Bringing Tax Time into the 21st Century

This past week, my employees received their T4 slips for the 2013 tax year. As filing taxes became a topic of conversation among staff, I was surprised to learn that people still rely on some old-school methods to organize documentation and file their personal taxes. I’m not a tax accountant, so I’m certainly not even going to try to give anyone advice on the technical and legal aspects of filing their taxes. However, I do have some ideas on how to make filing taxes just a little less anxiety-inducing with the use of technology.

Collecting and Storing Documentation Throughout the Year

Throughout the year, you collect various pieces of documentation that you’ll need to refer back to for tax time. For example, as a business owner I need to save a significant portion of my receipts. You might need to hang on to receipts for public transit, or office equipment and supplies if you’re a freelancer. Whatever the case may be, there’s a good chance that you’re storing all this documentation in an inefficient and disorganized way, like in a shoebox. While this is easy throughout the year, just toss your receipts in as you go, it makes tax time miserable because you have to sift through piles of receipts and organize them. It also takes up space in your home or office and leaves these items vulnerable to being lost. So what’s the high-tech solution?

Well you have a lot of options here, you just have to try them out and figure out what will work best for you! For receipts, there are a ton of apps out there that allow you to snap a photo of your receipt and file it away in a safe and organized way. Shoeboxed is just one of these apps that is worth looking into. Another method is to scan you receipts and documentation throughout the year and file it away on your computer—with a back up either in the cloud or an external hard drive, of course!

Preparing and Filing Your Taxes

If you’re still making the trek to the post office to pick up the paper booklet used for tax returns, consider this your intervention. Not only is this unnecessary but it sucks up a lot of your valuable time. There is a reason the CRA stopped sending you that package in the mail, it’s because they recognize that there’s a better way!

Now that we’ve gotten that out of the way, let’s look at your options for filing a paperless return. If your taxes are simple, for example if you’re single and don’t have any complicated investments, filing your taxes paperlessly will be like a very short walk in the park. In this case, I recommend you choose some software, like UFile or TurboTax. With a simple return, it really won’t matter too much which direction you go. This software allows you to choose from a desktop version or an online version. That is, you can either install the software directly to your computer or you can do it all online!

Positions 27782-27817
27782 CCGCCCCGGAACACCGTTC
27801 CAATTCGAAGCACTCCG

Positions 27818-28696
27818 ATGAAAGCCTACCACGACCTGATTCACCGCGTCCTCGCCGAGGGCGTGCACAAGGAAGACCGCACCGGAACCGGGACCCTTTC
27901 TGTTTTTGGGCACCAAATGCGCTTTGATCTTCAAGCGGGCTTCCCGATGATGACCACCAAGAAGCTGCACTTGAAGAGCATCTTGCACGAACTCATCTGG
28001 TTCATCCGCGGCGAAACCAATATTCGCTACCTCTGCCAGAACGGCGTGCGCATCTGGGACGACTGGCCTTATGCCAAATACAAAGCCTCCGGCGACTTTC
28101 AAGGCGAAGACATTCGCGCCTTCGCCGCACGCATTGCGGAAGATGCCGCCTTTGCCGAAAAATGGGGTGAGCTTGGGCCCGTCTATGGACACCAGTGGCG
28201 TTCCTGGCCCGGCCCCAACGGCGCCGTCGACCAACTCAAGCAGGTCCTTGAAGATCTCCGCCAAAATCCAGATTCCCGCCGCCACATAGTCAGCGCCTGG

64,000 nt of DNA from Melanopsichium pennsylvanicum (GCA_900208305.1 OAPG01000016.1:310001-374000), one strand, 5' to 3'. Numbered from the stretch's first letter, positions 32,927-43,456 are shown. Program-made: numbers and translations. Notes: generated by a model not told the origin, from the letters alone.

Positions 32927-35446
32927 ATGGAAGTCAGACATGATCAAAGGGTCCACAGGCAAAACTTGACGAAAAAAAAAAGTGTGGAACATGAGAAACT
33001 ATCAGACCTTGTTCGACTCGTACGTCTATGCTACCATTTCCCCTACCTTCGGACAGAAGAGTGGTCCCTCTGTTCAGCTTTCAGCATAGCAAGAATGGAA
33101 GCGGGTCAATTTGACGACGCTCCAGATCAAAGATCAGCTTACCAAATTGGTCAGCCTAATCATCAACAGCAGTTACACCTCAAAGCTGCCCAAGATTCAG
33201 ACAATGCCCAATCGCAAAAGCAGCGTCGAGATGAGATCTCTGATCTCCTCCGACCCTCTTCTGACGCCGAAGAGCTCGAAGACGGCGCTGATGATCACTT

If your return is a bit more complicated, if you run a small home business for example, you’ll have to look at some of the more advanced versions of TurboTax. Of course, if your return is very complex, you might still need to defer to a professional accountant for help.

I’ve Successfully Filed My Taxes! Now what?

The CRA requires that you hang on to the documentation for your taxes for up to seven years, just in case they need to audit you. This is where even those who were early adopters of online and desktop tax software tend to something that I find really amusing: they print out their return and file it away in a drawer or filing cabinet. The reason I find this amusing is that it’s unnecessary and defeats the point of using paperless methods to file taxes.

Once you file your taxes, there are some excellent ways to store them and keep them for years to come. Best of all, these options don’t require storing any paper! Firstly, there’s the simple option of saving your returns on your computer—just make sure you note the tax year in the file names so you can easily refer to them later. It’s also wise to store this information in a folder that is password protected. Of course, you know that you should back up your computer, which means that a back up for those files will exist. However, I recommend creating a storage system outside of your home or office. You could put important documentation, such as your tax return, on a hard drive and store it in a safety deposit box or at a family member’s house, for example. This protects you from losing all that valuable data if your home were to be hit by a disaster such as a fire or flood. Another option is to look into some secure cloud solutions for storing this data.

No matter what your situation, there’s a solution to your tax filing woes. You just have to explore some of the options technology provides.

By Mike Agerbo

March 04, 2014